Acute myeloid leukemia (AML) is an aggressive type of human leukemia with a low survival rate, and its complete remission remains challenging. Although chemotherapy is the first-line treatment of AML, it exerts toxicity in noncancerous cells when used in high doses, thus necessitating the development of novel compounds with a high therapeutic window. This study aimed to investigate the anticancer effects of several compounds derived from the fruits of Melia azedarach (a tree with medicinal properties). Among them, 1-cinnamoyltrichilinin (CT) was found to strongly suppress the viability of HL-60 human leukemia cells. CT treatment induced apoptosis and increased nuclear fragmentation and fractional DNA content in HL-60 cells in a dose-dependent manner. CT induced phosphorylation of p38 mitogen-activated protein kinases (p38), though not of c-Jun N-terminal kinase (JNK) and extracellular signal-regulated kinase (ERK), and activated Bcl-2 family proteins towards the proapoptosis and cleavage of caspase-3 and poly (ADP-ribose) polymerase. Both CT-mediated apoptosis and apoptotic protein expression were reversed by treatment with the p38 inhibitor, thereby indicating the p38 pathway to be critical in CT-stimulated apoptosis. The results collectively indicated CT to suppress HL-60 survival by activating the p38 pathway and inducing apoptosis, hence being a novel potential therapeutic agent for AML.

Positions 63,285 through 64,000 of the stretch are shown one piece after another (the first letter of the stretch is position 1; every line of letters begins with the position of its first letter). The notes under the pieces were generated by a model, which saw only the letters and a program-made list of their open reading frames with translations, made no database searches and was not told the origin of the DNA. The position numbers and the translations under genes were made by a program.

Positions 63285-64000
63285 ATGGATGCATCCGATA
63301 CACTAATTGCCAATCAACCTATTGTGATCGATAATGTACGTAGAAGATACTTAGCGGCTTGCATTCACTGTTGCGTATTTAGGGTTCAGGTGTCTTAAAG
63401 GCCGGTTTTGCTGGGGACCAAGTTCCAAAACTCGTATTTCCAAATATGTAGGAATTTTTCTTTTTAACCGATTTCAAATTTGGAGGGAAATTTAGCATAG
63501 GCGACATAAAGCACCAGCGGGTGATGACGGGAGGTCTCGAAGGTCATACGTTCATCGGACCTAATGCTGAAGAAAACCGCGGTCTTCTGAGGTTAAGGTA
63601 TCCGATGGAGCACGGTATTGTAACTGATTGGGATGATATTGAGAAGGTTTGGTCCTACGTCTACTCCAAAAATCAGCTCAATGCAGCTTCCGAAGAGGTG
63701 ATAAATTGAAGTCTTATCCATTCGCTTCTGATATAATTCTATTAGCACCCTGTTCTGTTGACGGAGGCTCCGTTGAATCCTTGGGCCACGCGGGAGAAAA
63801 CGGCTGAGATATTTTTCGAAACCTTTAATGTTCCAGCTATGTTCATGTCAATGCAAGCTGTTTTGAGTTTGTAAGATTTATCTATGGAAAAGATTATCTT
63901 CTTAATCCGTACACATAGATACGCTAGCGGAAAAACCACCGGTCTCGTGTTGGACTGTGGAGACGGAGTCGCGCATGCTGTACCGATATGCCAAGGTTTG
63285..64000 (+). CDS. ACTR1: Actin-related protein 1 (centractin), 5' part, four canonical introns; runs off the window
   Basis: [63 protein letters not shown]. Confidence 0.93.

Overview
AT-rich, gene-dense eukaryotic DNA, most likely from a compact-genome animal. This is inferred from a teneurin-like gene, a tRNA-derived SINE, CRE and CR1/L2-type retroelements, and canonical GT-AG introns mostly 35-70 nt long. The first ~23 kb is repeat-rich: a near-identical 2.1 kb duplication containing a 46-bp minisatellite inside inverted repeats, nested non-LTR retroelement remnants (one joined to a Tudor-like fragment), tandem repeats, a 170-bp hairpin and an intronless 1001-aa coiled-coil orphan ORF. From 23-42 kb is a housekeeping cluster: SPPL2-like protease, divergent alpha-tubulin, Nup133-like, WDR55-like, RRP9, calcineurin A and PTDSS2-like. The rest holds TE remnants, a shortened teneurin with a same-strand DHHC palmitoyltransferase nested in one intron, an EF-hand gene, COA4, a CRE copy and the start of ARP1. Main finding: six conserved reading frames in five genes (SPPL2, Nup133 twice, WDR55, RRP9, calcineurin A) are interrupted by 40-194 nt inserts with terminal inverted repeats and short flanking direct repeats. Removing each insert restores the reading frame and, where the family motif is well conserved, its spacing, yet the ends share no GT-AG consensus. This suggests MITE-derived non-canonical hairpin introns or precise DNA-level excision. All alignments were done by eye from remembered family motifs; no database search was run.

|Number of pages||12|
|Journal||International journal of molecular sciences|
|Publication status||Published - 2020 Oct 2|
Bibliographical noteFunding Information:
Funding: This research was supported by the Korea Basic Science Institute (grant numbers C030360 and C08200).
© 2020 by the authors. Licensee MDPI, Basel, Switzerland.
All Science Journal Classification (ASJC) codes
- Molecular Biology
- Computer Science Applications
- Physical and Theoretical Chemistry
- Organic Chemistry
- Inorganic Chemistry